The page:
My friend Adriane calls it "The Great Plague of 2008." Whatever it's called, we haven't had one healthy moment in our house since before Halloween. It's been a seemingly endless parade to doctor's offices and pharmacies. The body count reads like this:
Me: whooping cough, pneumonia, enlarged thymus, sinus infection, Exorcist-esque stomach bug
Tom: sinus infection, throat abcesses, Exorcist-esque stomach bug
Sam: double ear infection, sinus infection, Exorcist-esque stomach bug
John: sinus infection (please let him be spared from the stomach bug!)
It's one thing to be sick when there's only you to take care of. But it's nearly impossible to take care of yourself, two boys, run a household, and write a book. And yet, every day I was sick, I drug myself to the computer and worked. Am I a glutton for punishment? Maybe. But I was also determined to finish my re-write and get the book into the agent's inbox sometime this year.
My greatest frustration this year (and always) is that motherhood brings with it its own timeline. Everything I attempt takes three times longer than it might've without kids. I am forever making aself-imposed deadline and breaking it due to some kiddie emergency. We've discussed this topic in depth on my group blog, and especially the fact that most successful female writers/artists/crafters have no children. In many circles, having a child is the equivalent to dropping a bomb on your creative life.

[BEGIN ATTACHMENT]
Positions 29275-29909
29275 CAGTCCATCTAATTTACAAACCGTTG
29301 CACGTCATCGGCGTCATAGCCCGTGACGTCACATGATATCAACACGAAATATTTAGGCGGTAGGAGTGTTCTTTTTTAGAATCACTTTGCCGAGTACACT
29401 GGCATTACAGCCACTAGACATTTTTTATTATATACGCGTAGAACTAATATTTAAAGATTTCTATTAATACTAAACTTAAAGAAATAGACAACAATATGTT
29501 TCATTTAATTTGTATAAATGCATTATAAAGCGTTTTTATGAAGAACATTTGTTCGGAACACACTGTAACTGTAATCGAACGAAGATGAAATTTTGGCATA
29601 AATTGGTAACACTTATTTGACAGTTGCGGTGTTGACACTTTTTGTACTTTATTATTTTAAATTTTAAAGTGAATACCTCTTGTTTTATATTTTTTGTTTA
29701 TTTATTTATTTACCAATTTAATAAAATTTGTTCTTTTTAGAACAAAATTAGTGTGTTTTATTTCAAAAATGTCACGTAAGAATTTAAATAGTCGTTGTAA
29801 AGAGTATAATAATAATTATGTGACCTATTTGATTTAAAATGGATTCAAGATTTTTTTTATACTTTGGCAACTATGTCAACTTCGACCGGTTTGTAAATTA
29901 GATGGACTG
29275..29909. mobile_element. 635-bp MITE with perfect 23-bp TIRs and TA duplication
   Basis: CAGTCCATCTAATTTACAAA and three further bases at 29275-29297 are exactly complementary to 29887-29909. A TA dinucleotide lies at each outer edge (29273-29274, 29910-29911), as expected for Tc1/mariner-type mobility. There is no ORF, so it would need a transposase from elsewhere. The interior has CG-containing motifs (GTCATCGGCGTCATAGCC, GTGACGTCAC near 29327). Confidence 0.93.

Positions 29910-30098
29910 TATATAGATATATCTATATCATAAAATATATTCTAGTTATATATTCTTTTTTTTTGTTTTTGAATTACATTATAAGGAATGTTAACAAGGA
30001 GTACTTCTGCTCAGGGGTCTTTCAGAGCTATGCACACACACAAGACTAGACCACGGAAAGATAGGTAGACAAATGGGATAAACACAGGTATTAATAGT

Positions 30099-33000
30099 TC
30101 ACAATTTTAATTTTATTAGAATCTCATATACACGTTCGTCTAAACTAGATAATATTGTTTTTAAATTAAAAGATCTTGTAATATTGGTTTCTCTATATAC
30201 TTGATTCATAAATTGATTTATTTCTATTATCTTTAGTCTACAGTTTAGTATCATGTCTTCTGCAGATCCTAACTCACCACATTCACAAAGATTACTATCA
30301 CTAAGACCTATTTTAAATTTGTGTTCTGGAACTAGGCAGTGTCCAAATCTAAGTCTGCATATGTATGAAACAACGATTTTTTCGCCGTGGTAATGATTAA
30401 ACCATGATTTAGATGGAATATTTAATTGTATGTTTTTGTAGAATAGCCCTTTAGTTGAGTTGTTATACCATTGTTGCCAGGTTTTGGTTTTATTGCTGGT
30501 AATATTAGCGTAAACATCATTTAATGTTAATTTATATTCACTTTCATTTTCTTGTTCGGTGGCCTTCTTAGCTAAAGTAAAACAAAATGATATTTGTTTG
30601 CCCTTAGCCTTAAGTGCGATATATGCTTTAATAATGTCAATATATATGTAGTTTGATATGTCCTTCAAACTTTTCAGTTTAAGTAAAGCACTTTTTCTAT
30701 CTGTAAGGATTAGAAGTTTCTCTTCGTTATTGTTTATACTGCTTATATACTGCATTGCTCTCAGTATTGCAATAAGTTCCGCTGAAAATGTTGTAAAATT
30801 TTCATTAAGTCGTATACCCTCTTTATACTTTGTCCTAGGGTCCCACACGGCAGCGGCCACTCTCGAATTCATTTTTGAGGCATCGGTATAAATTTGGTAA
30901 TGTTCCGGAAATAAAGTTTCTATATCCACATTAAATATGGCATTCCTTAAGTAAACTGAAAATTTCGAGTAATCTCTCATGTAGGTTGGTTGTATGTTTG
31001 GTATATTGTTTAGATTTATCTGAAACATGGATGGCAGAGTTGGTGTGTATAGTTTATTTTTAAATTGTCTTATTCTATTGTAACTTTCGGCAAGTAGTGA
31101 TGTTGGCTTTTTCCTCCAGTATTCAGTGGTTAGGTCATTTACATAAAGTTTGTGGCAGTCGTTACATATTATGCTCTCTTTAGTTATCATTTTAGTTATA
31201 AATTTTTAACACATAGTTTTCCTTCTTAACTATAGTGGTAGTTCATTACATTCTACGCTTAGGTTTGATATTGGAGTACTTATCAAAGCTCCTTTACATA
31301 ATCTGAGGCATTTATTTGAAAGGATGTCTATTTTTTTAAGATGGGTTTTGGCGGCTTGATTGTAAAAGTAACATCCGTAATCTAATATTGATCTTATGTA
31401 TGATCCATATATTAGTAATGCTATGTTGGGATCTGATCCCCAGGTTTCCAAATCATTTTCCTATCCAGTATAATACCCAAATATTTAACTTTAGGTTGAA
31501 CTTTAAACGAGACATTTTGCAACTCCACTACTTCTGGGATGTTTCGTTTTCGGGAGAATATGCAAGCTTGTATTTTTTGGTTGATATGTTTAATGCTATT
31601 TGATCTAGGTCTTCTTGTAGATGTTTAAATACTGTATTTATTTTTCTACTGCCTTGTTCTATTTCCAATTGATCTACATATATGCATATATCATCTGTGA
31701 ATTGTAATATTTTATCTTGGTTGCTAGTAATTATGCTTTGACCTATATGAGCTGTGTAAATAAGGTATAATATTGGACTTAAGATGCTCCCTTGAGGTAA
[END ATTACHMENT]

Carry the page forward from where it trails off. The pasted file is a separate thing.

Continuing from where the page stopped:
I was determined not to let that happen to me. But it takes no amount of pep-talking and mantra chanting to get through it. The image I carry with me is that of little droplets of water filling a bucket over time. Enough droplets, enough time, and you have a bucketful of water. That is what my creative life is like these days.
But today I finished the re-write. And even though I was petrified to send that email, wanting every word to be just right, and consulted every writer's resource book I owned, and every website on the subject, I finally took a breath and said to myself, "This is not rocket science. You have a completed 300 page novel. Don't think you can't write an email." The peptalk helped, and I sent it off this afternoon, right before the norovirus caught up with me.
Considering all that has gone on for the last month, it's nothing short of miraculous. And I'm filled with a tremendous sense of awe and pride. And stomach cramps. And nausea.
I'm still waiting for the plague and locusts.